Wasps can turn your yard or patio into a battleground over territory, and often the wasps win because few people want to hazard a painful sting. Fortunately, you can combat the wasps and come out ahead if you know the right tactics to win the battle.
Destroy Their Nests
Most wasp species begin nesting in spring and early summer. This is the time to act, before the population begins to grow. Check for papery wasp nests under your eaves and patio awnings, as well as in cavities on building walls and along the underside of tree branches. If you spot one, knock it down with a broom handle and destroy it. Take care, because there are usually wasps inside the nest or hovering nearby, and you don't want a surprise sting. Acting at night, when the pests are less active, is advised.
Wasp nests in spring are often filled with larvae, so destroying them as soon as you spot them can control much of the population.
Set a Trap
Wasp traps are readily available at most home and garden stores. These traps use a chemical attractant that draws the wasps in, and then they can't escape. One benefit of these traps is they only attract wasps, so honey bees and other beneficial insects are safe.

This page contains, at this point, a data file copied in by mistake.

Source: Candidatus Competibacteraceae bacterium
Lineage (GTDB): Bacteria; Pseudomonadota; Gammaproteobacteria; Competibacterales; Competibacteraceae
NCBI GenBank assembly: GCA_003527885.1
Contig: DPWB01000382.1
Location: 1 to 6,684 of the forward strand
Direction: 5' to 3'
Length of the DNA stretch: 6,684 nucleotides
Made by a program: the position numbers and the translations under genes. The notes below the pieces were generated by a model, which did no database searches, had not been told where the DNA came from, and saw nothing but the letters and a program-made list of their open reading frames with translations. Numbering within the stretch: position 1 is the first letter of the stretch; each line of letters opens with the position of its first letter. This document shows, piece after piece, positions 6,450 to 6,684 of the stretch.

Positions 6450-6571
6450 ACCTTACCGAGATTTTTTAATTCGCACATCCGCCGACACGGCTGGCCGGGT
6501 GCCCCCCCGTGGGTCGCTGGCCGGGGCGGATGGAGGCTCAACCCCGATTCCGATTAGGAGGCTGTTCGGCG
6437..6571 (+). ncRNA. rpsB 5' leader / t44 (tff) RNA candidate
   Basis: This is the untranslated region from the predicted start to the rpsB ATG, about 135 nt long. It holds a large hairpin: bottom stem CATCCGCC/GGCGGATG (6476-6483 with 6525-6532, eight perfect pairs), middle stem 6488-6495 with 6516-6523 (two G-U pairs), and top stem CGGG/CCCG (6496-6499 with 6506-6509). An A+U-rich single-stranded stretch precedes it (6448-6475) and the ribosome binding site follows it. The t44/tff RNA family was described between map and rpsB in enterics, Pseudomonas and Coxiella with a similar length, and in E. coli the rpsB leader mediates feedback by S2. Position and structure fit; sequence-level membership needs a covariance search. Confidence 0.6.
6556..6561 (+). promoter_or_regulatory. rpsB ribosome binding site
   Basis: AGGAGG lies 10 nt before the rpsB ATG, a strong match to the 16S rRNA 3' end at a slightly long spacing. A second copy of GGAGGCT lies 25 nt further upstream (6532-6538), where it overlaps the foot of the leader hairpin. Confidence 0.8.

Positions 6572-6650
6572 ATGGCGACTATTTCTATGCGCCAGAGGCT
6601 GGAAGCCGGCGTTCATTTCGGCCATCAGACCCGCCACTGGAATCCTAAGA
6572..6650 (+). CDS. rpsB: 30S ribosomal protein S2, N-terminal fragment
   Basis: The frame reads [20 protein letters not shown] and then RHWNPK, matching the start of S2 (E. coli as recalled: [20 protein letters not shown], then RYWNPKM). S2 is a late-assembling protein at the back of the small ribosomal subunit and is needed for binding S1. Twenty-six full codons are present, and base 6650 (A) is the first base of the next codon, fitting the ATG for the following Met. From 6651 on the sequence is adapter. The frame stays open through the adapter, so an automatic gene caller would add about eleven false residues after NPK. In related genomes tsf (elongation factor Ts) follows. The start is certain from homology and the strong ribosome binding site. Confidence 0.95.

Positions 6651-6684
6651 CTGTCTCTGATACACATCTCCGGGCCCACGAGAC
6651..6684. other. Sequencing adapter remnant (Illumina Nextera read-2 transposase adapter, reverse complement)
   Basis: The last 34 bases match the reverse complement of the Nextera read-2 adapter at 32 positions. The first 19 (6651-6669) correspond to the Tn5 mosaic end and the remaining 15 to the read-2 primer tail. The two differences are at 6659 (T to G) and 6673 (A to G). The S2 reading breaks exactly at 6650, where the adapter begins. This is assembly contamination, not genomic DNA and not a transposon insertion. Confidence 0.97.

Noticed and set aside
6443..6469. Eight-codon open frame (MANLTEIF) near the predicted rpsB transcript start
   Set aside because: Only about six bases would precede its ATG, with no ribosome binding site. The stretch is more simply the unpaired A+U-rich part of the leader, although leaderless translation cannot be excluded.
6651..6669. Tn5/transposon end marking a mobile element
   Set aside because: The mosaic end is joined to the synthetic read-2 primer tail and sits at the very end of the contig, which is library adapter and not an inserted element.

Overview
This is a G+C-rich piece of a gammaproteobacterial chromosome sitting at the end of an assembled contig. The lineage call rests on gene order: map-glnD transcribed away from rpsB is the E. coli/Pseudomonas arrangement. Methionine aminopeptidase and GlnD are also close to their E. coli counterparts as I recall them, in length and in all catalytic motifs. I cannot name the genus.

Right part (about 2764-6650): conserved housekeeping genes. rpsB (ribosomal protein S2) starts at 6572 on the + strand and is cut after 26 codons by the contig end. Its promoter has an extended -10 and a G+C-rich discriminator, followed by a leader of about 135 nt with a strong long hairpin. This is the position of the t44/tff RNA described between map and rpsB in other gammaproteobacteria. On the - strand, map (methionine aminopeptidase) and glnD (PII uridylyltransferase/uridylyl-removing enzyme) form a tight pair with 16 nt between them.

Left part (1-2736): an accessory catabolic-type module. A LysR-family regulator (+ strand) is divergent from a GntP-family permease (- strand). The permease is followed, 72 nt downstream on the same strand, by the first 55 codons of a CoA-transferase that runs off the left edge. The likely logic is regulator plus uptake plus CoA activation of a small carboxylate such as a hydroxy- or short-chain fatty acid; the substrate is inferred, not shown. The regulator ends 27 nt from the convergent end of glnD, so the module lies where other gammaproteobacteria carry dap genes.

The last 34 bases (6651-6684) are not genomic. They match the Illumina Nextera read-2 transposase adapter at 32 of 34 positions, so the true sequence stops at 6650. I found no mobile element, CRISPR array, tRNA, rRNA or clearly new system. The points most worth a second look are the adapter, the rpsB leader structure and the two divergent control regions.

Hang the traps from trees or eaves where wasps are a problem. You will need to replace the attractant every few weeks, and empty the trap when it is full.
Insecticides are available for wasps but these should be used cautiously. Insecticides can be toxic to children and pets, and they can kill beneficial insects along with the wasps. Limit insecticide use to treating visible wasp nests only, just to be safe. Alternatively, call in a pest control professional if insecticide seems like the only option. They will be able to apply it in a way that harms as few innocent insects as possible. For more information, call a professional like Aardvark Pest Control.
A Note On Bees
Don't make the mistake of lumping wasps and bees together. Wasps have thin bodies and small waists, along with a relatively smooth skin. Bees are rounder and appear fuzzy. Bees are extremely beneficial and necessary for much of the plant pollination that occurs. In recent years, the bee population has been on the decline. If you find a bee nest on your property, call someone with experience moving the nest to a safe location instead of destroying it or killing the bees.